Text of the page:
Julia Evans

Sketches for a graph layout engine

I’m working on a graph layout engine for the 500 lines project, in Python. In the spirit of “README-driven-development”, I’m going to try to describe the library here before writing any code.

I’m going to start with writing to SVG, because it’s easy to generate SVGs without any libraries.

Here’s the interface I’m starting with:

import graph_layout
graph = {
   "vertices": [1,2,3],
   "edges": [[1,2], [3,2]]
}
graph_layout.draw(graph, "test.svg")

# You can also draw a graph with a fixed width and height:

graph_layout.draw(graph, "test.svg", width=500, height=400, directed=False)

{:lang=‘python’}

Some design

I’d like to have an intermediate layout structure, to make it easy to write layouts to different backends. One possible way to do this is to just store the coordinates of each vertex.

layout = {
    1: (100, 200), 
    2: (200, 300), 
    3: (150, 150)
}

{:lang=‘python’}

Then we can use the vertex locations and original graph together to draw the graph.

And here are some code sketches:

class SVG(object):
    """ etc etc """
    def add_vertex(start, end):
        pass
    def add_edge(start, end):
        pass
    def write(filename):
        pass

def draw(graph, filename, width=None, height=None, directed=False):
    layout = _create_layout(graph, width, height)
    _draw_svg(layout, graph, filename, directed)

def _draw_svg(layout, graph, filename, directed):
    svg = SVG(width, height, directed)
    for vertex in graph["vertices"]:
        svg.add_vertex(layout[vertex])
    for v_from, v_to in graph["edges"]:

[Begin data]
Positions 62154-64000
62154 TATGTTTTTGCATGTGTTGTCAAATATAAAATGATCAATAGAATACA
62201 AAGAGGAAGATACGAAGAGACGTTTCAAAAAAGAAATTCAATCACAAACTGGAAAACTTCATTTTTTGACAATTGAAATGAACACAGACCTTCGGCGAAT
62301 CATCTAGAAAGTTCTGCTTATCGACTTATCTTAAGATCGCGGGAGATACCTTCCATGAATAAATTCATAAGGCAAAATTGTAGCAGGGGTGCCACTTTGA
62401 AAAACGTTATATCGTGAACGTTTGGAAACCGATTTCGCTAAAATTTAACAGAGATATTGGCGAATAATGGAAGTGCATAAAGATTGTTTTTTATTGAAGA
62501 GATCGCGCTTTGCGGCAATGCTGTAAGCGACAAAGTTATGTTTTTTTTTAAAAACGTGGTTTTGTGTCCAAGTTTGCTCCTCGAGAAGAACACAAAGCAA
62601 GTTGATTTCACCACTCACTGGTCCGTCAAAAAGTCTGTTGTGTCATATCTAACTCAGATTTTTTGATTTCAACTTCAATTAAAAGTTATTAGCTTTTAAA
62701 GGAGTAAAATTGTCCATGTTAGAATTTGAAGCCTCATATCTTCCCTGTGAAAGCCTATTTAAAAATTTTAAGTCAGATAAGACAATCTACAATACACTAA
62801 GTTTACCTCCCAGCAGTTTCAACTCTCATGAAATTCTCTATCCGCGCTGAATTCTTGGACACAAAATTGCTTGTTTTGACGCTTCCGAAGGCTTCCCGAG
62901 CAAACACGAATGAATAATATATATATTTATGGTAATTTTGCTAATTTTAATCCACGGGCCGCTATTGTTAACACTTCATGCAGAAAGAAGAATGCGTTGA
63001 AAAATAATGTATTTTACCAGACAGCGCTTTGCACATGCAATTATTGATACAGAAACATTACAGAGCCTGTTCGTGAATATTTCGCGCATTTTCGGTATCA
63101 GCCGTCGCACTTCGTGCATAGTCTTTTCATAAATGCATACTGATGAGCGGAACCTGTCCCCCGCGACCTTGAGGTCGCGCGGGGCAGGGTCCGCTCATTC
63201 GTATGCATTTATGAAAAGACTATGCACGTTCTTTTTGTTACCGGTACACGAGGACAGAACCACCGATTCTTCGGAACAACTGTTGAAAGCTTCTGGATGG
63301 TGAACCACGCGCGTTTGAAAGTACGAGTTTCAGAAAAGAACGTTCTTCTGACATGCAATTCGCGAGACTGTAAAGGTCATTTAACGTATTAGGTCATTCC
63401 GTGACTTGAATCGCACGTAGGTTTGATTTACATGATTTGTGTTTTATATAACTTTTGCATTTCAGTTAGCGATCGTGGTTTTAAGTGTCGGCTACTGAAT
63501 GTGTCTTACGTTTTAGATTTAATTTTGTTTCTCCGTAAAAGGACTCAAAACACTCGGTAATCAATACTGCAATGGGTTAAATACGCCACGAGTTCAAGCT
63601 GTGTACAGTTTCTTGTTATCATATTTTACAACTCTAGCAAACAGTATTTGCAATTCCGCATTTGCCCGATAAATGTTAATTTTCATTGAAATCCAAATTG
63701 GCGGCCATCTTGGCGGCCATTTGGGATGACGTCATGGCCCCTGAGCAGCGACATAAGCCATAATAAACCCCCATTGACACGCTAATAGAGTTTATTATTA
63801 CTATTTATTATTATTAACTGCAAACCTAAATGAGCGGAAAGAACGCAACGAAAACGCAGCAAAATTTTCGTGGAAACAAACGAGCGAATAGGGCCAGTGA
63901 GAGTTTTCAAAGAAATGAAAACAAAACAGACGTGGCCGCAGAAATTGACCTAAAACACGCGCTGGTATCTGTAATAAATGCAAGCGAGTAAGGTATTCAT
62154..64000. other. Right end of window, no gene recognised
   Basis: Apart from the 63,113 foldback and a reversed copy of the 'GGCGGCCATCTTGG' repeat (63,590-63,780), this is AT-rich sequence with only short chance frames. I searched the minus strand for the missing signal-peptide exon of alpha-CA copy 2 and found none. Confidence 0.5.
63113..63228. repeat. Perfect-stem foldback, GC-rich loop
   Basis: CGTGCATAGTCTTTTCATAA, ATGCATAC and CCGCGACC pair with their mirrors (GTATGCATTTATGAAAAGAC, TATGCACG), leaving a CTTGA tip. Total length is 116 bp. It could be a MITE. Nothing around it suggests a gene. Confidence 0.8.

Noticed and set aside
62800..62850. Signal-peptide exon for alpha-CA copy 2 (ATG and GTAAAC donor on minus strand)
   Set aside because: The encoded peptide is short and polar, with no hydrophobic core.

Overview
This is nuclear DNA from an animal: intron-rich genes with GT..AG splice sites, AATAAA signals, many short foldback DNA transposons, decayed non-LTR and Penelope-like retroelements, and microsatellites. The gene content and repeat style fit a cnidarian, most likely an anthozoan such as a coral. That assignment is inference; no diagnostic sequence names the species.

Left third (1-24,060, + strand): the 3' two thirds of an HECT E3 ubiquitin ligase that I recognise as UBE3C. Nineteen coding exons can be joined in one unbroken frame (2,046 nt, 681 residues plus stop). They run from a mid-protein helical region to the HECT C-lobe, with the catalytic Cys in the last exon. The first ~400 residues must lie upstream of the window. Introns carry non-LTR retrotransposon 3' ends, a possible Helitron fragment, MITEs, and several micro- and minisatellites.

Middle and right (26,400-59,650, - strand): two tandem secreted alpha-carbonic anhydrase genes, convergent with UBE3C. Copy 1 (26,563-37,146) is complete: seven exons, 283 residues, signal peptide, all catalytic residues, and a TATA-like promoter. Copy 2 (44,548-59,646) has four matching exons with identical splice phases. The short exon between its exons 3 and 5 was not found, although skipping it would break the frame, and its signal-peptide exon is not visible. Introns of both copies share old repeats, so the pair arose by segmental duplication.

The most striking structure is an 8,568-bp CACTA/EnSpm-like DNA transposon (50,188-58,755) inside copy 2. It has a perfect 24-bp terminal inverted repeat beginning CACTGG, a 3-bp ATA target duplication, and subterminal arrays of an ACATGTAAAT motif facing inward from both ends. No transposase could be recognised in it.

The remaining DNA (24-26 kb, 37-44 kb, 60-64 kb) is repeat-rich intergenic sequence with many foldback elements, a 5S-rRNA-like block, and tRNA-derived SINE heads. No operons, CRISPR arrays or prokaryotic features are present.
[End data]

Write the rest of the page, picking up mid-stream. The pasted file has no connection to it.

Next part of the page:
svg.add_edge(layout[v_from], layout[v_to])
    svg.write(filename)

def _create_layout(graph, width=None, height=None):
    vertices = graph["vertices"]
    edges = graph["edges"]
    if width is None:
        width = 400
    if height is None:
        height = 400

{:lang=‘python’}

We could factor the contents of _draw_svg into a more general function, so that it could write to any kind of output. If/when we need to do that, that’ll be easy to change, though.

The actual layout drawing

To start out, I’m thinking of using a force-directed layout, because it’s something I’ve seen a lot. There’s a wikipedia article on force-directed graph drawing, and the d3 source. There’s also the graphviz source. I didn’t find any of these really that helpful, though.

The D3 documentation links to this nice visual description of the Barnes-Hut algorithm. This doesn’t actually explain how a force-directed layout works – it’s actually describing an optimization technique using quad trees. So it’s great, but not what I need to start with.

Some more Googling yielded this chapter on Force-Directed Drawing Algorithms from the Handbook of Graph Drawing and Visualization.

Here’s the algorithm from the chapter:

algorithm SPRING(G:graph);
place vertices of G in random locations;
repeat M times
    calculate the force on each vertex;
    move the vertex some_constant ∗ (force on vertex)
    draw graph on CRT or plotter

It has suggestions for good constants to use, too.

This seems pretty great! Overall the book seems pretty authoritative – the chapter on circular graph drawing is by Janet Six & Ioannis Tollis, who in my short research are the main people I’ve seen cited on circular graph drawing.

Making it pretty

I’m not a designer, but I’d like it to not be too ugly. One nice thing about SVG as an output format is that you can style it using CSS. I’ll probably do that.